KING: Seems to have faded. DUNNE: So faded, because it's gone cold. You know, Linda Deutsch, my pal -- whom I never agree with on anything, but I like her a lot -- and I saw her. She was in New York the other day. She's the AP crime writer, and she says the trail has gone cold. This could be an unsolved murder again.
KING: We'll be right back with more of Dominick Dunne and more of your phone calls. The book is "Justice." Don't go away!
KING: Welcome back to LARRY KING LIVE, and we go to more calls for Dominick Dunne.
Tampa, Florida, hello.
CALLER: Yes, Larry, my question for Mr. Dunne is, if you had the opportunity to maybe perhaps do a little time traveling and go back into some of our past historical trials, what trials would he cover and why?
DUNNE: Wow, what a good question. I would love to have covered the trial of Bruno Hauptmann, the man who kidnapped the Lindbergh baby.
KING: A lot of people still think he didn't.
DUNNE: A lot of people still think he didn't, I would love to have covered that.
KING: How about the Rosenbergs?
DUNNE: The Rosenbergs is an interesting trial.
KING: How about Jesus Christ?
DUNNE: Pretty good, Larry.
KING: Just trying to come up with them. San Antonio, Texas, hello.
CALLER: Hi, question for Mr. Dunne, what is your opinion of the death penalty and do you think that will change in the United States any time soon?
DUNNE: Well, I tell you something, I am not for the death penalty. Which always surprises people, as pro-prosecution as I am. I am not for the death penalty. I'm for life in prison without the possibility of parole.
But I think as long as we have it, that Timothy McVeigh deserved it. I mean, I would never be one of those people that stood with a candle outside the prison during -- I don't feel that strong, but I am not for the death penalty.
KING: New Liskeard, Ontario, hello. CALLER: Hello, Larry.
CALLER: Yes I have a question for Mr. Dunne.
KING: Go ahead.
CALLER: First, I would like to say how much I enjoy his articles in "Vanity Fair".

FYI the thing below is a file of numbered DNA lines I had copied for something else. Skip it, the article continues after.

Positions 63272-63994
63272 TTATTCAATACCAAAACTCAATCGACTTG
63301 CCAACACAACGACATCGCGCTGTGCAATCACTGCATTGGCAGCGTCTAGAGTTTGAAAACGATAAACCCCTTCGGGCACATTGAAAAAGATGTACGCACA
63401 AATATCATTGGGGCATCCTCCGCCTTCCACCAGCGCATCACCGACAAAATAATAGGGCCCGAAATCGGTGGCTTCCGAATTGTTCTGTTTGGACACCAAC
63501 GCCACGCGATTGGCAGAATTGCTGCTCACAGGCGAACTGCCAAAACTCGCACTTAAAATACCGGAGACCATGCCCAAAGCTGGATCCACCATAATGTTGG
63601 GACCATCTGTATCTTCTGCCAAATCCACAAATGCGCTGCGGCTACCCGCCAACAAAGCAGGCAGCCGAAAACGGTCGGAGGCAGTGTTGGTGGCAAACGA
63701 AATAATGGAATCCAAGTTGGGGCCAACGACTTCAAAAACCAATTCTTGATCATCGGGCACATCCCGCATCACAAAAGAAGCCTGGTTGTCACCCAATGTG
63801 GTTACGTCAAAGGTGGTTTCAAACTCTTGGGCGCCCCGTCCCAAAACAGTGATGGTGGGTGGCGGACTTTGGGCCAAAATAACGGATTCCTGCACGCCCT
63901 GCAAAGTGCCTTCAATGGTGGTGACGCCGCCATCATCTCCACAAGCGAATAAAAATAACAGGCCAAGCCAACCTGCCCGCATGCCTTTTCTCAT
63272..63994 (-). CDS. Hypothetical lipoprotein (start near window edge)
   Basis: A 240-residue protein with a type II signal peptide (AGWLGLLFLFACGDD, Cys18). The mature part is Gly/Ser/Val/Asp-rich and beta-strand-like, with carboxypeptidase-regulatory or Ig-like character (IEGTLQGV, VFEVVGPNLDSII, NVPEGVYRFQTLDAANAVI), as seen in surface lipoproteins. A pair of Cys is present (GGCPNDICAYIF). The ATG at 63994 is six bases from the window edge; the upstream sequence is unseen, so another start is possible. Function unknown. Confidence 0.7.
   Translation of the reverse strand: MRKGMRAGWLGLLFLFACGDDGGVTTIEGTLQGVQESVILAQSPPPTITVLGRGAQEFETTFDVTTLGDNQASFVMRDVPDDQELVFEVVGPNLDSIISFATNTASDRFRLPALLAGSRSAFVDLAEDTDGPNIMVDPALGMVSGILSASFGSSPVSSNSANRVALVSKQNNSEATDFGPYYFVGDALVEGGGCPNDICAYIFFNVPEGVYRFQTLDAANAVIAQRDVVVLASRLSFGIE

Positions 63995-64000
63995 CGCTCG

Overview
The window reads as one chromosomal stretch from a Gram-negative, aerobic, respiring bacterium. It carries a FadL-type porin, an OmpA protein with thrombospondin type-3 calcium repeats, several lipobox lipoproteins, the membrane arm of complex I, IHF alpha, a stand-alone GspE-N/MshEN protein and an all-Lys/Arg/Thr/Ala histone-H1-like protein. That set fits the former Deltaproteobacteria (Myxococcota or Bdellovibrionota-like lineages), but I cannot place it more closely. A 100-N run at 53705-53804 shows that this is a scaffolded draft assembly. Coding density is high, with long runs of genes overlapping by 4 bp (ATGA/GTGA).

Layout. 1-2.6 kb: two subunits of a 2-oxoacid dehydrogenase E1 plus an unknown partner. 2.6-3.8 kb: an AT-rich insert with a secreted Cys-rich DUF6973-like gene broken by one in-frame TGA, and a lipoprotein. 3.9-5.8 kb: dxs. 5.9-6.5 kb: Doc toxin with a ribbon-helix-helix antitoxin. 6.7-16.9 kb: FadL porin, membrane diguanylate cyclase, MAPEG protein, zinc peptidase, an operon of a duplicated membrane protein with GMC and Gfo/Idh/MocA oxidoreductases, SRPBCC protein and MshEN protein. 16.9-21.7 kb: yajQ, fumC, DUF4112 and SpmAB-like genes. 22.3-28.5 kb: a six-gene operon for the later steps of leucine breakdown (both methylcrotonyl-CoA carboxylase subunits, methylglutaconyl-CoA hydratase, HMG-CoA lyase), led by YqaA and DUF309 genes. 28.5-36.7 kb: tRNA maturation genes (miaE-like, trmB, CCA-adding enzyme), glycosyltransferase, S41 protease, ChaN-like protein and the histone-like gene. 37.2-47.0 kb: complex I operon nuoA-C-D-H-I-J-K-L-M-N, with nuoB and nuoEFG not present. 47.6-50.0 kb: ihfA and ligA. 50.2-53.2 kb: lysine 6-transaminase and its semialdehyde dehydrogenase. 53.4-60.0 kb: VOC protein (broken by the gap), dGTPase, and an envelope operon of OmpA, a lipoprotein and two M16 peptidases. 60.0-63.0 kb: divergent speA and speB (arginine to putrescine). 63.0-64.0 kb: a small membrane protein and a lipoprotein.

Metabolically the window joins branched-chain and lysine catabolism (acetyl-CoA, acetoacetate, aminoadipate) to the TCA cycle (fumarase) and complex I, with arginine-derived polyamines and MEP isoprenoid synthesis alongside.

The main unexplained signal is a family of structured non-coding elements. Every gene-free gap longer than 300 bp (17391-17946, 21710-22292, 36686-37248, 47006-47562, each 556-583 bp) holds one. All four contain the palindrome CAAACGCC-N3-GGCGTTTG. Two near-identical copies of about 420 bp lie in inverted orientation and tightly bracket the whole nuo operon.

DUNNE: Thank you.
CALLER: My question is, have you ever been sued? And what was the outcome?
KING: Good question.
DUNNE: A good one but I haven't been.
DUNNE: And I walk a very thin line, here, a lot of times, and the stuff that I write. And, I haven't been sued.
KING: Why do you think you, some people walk around, with a black cloud over their head, some people walk around with lucky and some people -- why do you think you run into all the right people, at all the right times? Why does it come to you?
DUNNE: Well, you know, it isn't that I'm this great investigative reporter, things happen to me, people come to me, and I mean in the Safra case, it isn't like I'm over sniffing around, doing something -- people want to see me. And...
KING: You are not as an investigative reporter as we would expect you, right? You are a -- you are a -- a writer.
DUNNE: I'm a writer that who goes around, who moves around in the thing, and if I get my nose into a case, like the Menendez brothers, like the thing, people come and tell me that.
KING: Are you cynical by nature?
KING: Which is surprising, normally you would think you would be. You are not cynical.
KING: To Wichita.
CALLER: Hi Larry, hi Dominick.
DUNNE: Hi. CALLER: You said earlier in your interview you would like to sit down and talk to the Menendez brothers.